Tuesday, March 19, 2019

Venn Diagrams FTW Plus Say Goodbye, In Dog

A couple weeks ago, the girl and I had a rough patch. It was exhausting and infuriating, and followed close on the heels of a couple months of trading illness. The collective household was rundown, pining for Spring, and just a mite peevish. Now, the homefront norm -- at least with the under 4 y.o. set -- is debate over every possible thing, market haggling over bedtime variations, selected water glass, cutlery facing the wrong way; harsh words over block tower aesthetics, the slowness of adults, furniture climbing constraints, etc. This, we are used to. We get pulled in; or we skillfully manoeuvre around the verbal roadblocks (“Re-routing,” intones parental GPS. “Re-routing…re-routing~~”)

This rough patch, however, delivered us into different terrain. Without a pause, we had left the suburbs for…What? Off-roading in the wrong vehicle, with towering bramble hedges, hostile natives, and a high potential for ambush. To be fair, on my daughter’s end, there’s probably new construction underlying – and fueling – most behaviors. I DO know that a lot of our emotions must be listened to and then also grown and shaped by our peers and elders  – and ALSO that preschoolers are often “trying on” emotional ways of being. But it’s disquieting when a person shorter than a yardstick seems capable of contempt and menace. In short, one of the few highpoints from the week was doodling the following Venn diagram:

"Our daughter's in the center, right?"

A brief, inspirational selection:
  • “If you do not do [X ridiculous thing], I will take your skin off” 
  • “No YOU just don’t REMEMBER because I’m SMARTER THAN YOU”
  • Silent, grim plotting [inferred]
  • Sitting on top of a play structure, chortling, while the girl she has pushed to the ground cries. Glances triumphantly at father, as if he will share the moment.
Disclaimer: We have no kitten.

In truth, the following proportions may be more accurate:

On the more innocuous side of things, our daughter often informs us of surprising skill sets. While we think the world of her, we are apparently we of little faith, as far as she's concerned.

Yesterday evening* I was driving her home from preschool. *Also from a couple weeks ago.

"Sooooo," she begins from the darkness of the backseat. I turn down the radio. "I was thinking: tomorrow we could go to gymnastics."

"Uh hunh."

"Gymnastics won't be open, but they have a lot of ice?"


"So we could go and skate on it."

"Hmmm. Well ~~"

"Oceane [preschool classmate] says I'm not ice skating, I'm SLIPPING. But I can ice skate, so we could~~"

"Is there actually an ice rink?"

"~~No but there's a lot of ice and it's cold. And Daddy [principal ferryman to gymnastics] doesn't believe that I can ice skate. He doesn't want me to be in the parking lot. So I have to TRUST him and show him so he believes it. You. And Me. And Daddy, we can all go."

"So usually when people ice skate, they wear special shoes?" I steer and make eye contact with her through the rear view mirror. "And they have metal blades on the bottom and so you wear them and go along, wooooosh in them, across the ice--" I make weird slicing motions with my hands and arms.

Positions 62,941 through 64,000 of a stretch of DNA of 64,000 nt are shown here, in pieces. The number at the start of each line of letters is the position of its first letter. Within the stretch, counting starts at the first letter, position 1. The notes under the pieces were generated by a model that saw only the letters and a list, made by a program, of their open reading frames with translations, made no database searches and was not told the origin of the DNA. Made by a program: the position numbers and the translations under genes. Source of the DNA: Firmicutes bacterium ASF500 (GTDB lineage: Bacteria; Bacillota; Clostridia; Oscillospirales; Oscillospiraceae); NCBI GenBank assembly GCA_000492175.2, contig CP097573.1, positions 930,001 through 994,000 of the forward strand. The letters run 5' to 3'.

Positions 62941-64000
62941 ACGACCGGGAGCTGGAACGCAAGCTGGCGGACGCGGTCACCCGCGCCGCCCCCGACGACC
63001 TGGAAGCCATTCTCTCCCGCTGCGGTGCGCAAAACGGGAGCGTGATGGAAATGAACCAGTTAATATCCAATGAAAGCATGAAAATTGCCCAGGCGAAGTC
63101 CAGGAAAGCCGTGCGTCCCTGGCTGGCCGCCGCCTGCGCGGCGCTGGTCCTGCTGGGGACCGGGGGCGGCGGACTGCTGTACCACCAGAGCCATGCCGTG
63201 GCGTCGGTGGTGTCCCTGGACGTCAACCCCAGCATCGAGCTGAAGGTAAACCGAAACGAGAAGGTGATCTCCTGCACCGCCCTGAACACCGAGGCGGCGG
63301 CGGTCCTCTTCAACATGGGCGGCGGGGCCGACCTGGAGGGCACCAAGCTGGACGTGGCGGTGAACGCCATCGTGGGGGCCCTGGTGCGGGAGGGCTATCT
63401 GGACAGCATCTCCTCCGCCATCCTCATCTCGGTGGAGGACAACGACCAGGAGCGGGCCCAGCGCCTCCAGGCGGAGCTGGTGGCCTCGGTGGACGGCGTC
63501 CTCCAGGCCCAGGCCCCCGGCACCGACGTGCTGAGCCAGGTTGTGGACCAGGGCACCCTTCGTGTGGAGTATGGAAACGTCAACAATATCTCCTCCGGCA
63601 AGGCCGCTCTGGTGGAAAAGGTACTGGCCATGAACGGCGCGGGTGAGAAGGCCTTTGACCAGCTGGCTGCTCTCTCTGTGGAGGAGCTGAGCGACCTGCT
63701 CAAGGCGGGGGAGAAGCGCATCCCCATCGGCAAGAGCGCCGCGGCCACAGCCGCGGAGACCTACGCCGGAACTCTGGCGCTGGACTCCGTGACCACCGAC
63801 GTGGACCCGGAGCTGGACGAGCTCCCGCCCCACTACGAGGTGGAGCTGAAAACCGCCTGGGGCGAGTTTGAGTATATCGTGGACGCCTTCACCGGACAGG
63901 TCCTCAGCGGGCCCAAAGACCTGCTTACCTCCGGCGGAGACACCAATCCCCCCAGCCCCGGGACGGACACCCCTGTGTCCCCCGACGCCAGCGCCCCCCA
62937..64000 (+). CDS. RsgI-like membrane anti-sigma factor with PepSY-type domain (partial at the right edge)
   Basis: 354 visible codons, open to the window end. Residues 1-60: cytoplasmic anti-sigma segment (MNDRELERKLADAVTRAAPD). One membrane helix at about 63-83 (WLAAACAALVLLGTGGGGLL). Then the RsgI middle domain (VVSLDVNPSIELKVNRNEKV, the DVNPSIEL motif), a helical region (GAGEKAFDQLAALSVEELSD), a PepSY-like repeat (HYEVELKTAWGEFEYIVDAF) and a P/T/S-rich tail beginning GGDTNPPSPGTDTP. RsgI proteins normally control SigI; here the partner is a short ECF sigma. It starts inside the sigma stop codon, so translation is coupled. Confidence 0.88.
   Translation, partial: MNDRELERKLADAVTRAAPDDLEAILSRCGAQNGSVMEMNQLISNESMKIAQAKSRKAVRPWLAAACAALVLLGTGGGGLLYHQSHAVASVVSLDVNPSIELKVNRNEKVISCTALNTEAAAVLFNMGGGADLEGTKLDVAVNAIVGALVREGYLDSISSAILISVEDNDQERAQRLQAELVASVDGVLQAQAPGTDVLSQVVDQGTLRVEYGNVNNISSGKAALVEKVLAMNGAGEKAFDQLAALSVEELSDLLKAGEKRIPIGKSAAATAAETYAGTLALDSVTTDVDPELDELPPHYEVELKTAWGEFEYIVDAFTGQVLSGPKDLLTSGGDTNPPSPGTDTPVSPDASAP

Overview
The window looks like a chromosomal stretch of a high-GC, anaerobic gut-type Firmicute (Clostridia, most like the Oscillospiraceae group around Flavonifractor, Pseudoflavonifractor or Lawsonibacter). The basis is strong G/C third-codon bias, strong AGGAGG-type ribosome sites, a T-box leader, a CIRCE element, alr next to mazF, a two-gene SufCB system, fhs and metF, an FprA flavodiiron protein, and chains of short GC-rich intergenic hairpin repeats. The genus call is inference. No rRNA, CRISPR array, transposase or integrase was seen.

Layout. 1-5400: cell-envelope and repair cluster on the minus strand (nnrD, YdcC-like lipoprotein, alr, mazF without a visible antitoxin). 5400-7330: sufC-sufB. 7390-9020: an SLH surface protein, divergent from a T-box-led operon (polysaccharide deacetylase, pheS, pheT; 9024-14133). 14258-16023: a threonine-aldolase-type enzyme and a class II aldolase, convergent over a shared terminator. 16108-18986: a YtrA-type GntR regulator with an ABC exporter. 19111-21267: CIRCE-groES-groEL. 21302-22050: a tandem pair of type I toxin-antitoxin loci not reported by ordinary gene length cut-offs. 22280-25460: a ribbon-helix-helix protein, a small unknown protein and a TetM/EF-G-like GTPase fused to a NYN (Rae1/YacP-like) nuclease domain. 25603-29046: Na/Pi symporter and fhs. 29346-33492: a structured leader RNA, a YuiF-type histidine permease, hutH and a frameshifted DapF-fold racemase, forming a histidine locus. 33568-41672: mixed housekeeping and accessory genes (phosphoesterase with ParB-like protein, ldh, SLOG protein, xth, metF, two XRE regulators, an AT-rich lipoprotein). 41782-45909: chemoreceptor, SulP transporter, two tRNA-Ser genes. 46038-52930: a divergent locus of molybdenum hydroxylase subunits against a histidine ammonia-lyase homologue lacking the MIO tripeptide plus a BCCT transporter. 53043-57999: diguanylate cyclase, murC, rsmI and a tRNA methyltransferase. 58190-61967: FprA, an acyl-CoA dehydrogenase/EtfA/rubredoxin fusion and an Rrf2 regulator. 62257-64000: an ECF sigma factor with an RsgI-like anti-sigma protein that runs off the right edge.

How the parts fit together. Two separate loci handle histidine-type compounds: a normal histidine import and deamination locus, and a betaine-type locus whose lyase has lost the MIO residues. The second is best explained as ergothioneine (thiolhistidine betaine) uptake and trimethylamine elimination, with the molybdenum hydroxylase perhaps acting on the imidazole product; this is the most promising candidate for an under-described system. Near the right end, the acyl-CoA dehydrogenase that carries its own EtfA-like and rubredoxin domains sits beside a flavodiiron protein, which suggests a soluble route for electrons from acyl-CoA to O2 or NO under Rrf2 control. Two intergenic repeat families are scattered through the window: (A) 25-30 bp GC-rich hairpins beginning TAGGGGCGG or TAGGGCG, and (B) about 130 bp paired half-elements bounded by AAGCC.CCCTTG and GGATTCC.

She peers at me. "Maybe. But I don't think so."

Oh the certainty~~!  Part bluster, part wish. Or verbal doodling. Maddening, but fascinating. The first couple times she professed an enthusiastic love for something i just cooked, I relaxed into pleasure, ready to file the recipe into the child-friendly section of my mind. And then, less then two bites later, she sniffed:"Actually, I don't really like this. What are my other choices?" Wait, whaaaat? I have given up on trying to debate that one. It seems like she has warm up reactions, or specific faux-social reactions that she tries on; then abandons. And where does the true preference reside? I suspect she knows a small portion of the time, but she's game for playing whatever the role demands.

In any case, we have thankfully -- if mysteriously -- swung back to a more pleasant part of the behavioral spectrum. Whatever, however, we'll take it! She turned four on Monday (!!!) and so far, she is pretty much like a 3 year old, but more cake-filled, and armed with a Frozen bike.  

Favorite snippet from this morning, while out on her scooter. Two larger dogs lunge at their fence, across the street, as we draw level to their house. 

PS [shouting]: "WHAT...ARE YOUR NAMES??" They bark at us.
PS [to me]: I think they are saying, in dog, 'WE DON'T KNOW WHAT OUR NAMES ARE, BUT WE ARE DOGS'"
ME: Or maybe they're saying, 'HEY, don't come in our backyard! This is our house!' Because dogs tend to be very protective and they don't know us.
PS [pauses then shouts]: I GET IT! 
PS [to me]: I was letting them know I understand and we won't come over.  
Me: Ohhh, okay.
PS [shouting over her shoulder]: WOOF! WOOOF, WOOF!!
PS [to me]: I was trying to say goodbye, in dog.